Marriage and Family Therapy Students’ Views on Including Weight Bias Training into Their Clinical Programs

Jaclyn D. Cravens, Keeley J. Pratt, Elizabeth Palmer, Rola Aamar

Research output: Contribution to journalArticlepeer-review

5 Scopus citations


Discussions about diversity rarely focus on overweight, obesity, and bias about body size (i.e., weight bias). These discussions allow students to develop self-awareness about how their biases can affect their clinical work, as well as the challenges and subsequent bias clients may face in their everyday lives and from clinical providers. One consequence of the rising prevalence of overweight and obesity in the United States is the increase in the level of weight bias and discrimination towards individuals who are overweight, which has been documented among mental and healthcare professionals. Thus, it is imperative that training programs integrate weight bias as a part of diversity training. The authors will review weight bias in mental and healthcare professions, and describe several trainings focused on self-awareness about weight bias. The purpose of this study was to pilot and evaluate a training program for marriage and family therapy (MFT) students about developing self-awareness around weight bias and working with clients who are overweight. Following the program, focus groups were conducted to explore participants’ experiences, learning, and feedback on the content and delivery method. Focus Group methodology was used to guide the analysis process. Four themes emerged: training program feedback, challenges for the MFT field, self-of-therapist, and etiology of weight loss/gain. Implications for MFT training programs are discussed.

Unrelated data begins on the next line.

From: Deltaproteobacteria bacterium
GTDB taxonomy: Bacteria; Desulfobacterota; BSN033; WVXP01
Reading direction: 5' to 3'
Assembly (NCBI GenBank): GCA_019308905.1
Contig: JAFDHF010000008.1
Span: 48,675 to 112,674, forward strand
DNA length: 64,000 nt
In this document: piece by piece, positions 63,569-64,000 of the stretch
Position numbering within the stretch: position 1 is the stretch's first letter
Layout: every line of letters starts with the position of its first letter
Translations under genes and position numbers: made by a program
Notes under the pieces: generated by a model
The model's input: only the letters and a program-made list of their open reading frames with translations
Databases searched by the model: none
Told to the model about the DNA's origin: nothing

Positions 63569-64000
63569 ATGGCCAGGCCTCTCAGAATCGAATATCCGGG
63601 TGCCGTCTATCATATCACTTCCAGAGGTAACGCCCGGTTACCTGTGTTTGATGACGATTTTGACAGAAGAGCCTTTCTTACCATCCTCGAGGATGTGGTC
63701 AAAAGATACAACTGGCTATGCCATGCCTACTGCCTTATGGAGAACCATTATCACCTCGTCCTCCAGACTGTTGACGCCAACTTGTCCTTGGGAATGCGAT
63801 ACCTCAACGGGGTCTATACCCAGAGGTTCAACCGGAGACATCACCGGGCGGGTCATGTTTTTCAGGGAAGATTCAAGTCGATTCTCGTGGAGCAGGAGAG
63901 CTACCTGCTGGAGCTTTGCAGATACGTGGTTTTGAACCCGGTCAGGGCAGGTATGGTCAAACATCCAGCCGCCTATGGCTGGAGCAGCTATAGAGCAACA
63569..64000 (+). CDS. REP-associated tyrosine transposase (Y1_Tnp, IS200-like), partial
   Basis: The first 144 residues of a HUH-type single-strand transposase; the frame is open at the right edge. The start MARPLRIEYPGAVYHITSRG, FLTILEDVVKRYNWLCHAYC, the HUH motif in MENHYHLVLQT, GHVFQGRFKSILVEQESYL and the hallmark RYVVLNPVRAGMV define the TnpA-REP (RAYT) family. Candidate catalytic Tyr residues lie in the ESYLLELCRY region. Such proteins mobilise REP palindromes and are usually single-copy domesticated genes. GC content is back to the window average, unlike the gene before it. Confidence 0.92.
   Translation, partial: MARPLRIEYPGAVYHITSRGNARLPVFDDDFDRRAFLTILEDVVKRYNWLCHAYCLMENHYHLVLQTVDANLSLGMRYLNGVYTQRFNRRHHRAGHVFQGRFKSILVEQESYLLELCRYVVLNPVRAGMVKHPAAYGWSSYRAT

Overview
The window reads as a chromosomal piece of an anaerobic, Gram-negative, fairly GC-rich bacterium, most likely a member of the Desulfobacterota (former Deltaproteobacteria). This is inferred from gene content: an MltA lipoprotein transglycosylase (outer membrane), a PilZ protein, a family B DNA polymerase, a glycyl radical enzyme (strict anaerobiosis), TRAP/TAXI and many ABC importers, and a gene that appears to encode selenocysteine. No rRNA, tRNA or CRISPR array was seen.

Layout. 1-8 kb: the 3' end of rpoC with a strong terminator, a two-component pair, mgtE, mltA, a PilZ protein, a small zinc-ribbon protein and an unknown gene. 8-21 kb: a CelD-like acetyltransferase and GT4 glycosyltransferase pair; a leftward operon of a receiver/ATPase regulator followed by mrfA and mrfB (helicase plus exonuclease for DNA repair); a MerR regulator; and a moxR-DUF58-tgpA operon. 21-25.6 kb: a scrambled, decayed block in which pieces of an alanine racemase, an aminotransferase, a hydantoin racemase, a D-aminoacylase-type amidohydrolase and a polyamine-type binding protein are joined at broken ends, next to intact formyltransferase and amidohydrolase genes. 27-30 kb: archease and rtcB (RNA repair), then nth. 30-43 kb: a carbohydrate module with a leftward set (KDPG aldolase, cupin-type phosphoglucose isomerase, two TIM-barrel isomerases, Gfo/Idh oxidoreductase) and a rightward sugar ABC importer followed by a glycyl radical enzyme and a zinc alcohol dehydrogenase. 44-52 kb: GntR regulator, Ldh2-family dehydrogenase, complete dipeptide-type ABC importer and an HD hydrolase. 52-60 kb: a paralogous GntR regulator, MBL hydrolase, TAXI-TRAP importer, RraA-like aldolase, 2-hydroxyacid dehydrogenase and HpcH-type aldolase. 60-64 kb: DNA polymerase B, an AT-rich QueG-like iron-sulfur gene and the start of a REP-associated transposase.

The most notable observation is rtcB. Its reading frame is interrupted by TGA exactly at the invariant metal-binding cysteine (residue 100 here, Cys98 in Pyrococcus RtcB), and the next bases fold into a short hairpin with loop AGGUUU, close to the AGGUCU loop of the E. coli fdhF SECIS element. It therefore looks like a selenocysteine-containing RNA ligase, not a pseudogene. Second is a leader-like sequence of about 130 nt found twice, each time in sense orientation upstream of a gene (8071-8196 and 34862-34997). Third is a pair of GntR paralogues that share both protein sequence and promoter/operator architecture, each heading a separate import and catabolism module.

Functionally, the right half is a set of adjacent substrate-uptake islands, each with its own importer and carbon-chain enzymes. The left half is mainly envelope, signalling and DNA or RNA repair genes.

Original languageEnglish
Pages (from-to)210-222
Number of pages13
JournalContemporary Family Therapy
Issue number2
StatePublished - Jun 1 2016


  • Diversity
  • Marriage and family therapy
  • Training
  • Weight bias


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